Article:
Technical debt is used in software development in reference to the cost of future work as a consequence of taking shortcuts today. Shortcuts may be taken in the software’s code; development tools, practices and procedures; technical documentation, and testing. It is frequently necessary to rapidly provide clients a proof of concept to show investors or to reduce time to market. You may not have time to do everything done before the deadline, so you leave it until later. It’s work you owe and it still needs to be done.
The core point is that technical debt, just like credit card debt, must be carefully managed for its tendency to accumulate interest across each iteration or software version. The longer you don’t address it, the more difficult it becomes and the longer it will take. If you don’t pay down your technical debt, it can spiral out of control and threaten a business’s existence. Someone high up on the food chain is likely to notice something is amiss and take steps to correct it. It’s usually a good idea to not let things reach that point!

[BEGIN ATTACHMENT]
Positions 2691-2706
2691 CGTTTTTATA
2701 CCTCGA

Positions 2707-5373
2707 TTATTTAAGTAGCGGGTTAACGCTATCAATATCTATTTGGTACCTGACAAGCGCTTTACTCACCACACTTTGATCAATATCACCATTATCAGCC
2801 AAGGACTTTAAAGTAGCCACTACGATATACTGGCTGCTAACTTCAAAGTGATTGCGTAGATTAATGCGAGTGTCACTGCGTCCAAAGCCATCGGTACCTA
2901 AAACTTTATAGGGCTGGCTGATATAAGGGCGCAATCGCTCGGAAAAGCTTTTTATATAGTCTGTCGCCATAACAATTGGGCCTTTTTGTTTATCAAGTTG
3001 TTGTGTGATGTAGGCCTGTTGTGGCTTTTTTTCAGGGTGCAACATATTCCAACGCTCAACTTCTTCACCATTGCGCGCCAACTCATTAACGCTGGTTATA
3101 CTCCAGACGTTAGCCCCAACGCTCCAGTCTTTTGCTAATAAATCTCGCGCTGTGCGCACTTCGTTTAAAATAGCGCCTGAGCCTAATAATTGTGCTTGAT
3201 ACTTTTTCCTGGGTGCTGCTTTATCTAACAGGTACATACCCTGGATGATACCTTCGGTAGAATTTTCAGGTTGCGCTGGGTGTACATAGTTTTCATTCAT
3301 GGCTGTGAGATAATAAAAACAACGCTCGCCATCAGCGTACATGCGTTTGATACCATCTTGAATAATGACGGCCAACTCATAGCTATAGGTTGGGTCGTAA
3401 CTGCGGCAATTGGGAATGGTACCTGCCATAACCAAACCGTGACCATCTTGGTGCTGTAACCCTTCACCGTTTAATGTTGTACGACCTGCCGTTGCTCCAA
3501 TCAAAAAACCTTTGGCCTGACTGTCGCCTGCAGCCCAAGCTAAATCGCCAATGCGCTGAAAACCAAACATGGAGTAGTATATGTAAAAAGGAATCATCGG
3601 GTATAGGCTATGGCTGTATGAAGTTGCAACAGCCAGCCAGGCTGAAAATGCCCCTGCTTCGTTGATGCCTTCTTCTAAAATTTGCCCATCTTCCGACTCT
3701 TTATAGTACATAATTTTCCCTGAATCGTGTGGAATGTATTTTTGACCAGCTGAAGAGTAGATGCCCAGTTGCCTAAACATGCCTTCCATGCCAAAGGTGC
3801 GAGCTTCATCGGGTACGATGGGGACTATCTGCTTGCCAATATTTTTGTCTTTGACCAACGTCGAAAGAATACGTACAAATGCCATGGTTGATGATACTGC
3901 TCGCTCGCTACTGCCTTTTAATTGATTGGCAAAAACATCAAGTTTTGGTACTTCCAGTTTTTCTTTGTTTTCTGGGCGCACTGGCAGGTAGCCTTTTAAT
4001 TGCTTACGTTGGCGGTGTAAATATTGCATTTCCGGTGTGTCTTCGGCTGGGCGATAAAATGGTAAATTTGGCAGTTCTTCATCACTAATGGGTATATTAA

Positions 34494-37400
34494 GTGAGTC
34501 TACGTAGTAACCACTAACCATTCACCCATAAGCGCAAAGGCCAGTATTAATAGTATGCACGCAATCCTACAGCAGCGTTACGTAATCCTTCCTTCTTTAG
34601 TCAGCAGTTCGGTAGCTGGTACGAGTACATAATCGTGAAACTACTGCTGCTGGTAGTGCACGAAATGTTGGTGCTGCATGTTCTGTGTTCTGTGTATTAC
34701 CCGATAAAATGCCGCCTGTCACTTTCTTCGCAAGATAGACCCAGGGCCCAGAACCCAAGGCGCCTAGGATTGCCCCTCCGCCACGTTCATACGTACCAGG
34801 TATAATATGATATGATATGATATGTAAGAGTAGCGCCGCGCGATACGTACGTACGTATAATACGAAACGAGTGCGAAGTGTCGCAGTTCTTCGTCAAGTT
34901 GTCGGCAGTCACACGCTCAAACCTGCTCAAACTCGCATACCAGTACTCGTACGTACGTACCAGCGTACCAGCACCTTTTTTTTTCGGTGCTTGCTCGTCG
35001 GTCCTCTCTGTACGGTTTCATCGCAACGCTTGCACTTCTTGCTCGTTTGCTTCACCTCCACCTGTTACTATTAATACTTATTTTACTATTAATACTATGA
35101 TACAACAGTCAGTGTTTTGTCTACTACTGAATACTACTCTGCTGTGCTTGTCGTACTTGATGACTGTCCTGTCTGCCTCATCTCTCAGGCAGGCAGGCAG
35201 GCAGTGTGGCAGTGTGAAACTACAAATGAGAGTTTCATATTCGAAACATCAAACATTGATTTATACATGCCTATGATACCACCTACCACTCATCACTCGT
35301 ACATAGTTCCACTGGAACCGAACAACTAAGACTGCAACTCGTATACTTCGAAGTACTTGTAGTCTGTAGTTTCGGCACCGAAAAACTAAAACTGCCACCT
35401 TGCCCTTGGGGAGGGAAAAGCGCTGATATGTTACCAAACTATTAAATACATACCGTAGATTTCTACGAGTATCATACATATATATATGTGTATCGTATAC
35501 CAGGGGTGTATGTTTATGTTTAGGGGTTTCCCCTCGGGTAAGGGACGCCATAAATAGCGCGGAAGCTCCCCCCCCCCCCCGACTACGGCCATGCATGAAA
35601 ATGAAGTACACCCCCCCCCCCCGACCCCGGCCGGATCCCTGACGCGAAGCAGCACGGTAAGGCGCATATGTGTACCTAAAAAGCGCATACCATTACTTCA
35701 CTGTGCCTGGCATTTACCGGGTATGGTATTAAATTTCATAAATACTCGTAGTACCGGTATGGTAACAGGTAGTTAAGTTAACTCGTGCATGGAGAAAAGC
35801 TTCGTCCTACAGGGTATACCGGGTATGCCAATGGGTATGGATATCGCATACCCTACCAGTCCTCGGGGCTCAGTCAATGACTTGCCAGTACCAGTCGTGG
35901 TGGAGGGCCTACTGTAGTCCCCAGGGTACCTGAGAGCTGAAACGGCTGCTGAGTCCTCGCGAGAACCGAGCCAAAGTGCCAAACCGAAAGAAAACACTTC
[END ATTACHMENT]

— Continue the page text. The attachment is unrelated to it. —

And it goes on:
This is not to say that technical debt, unto itself is a bad thing – not managing technical debt is very dangerous. That’s especially the case considering the low cost of automated Git analytics that can be used to track developer productivity metrics that can help identify how your debt is being accrued.
It deserves to be noted that, yes – technical debt is an abstract concept, but a useful one. Time is also fairly abstract. We can measure time, predict how much work can be completed and correlate it to an hourly wage. Software developers agree to create a product by a specific date and incur technical deb when a portion of that product isn’t done by that date. It is just as abstract and yet quite nearly as real as a thousand $100 bills.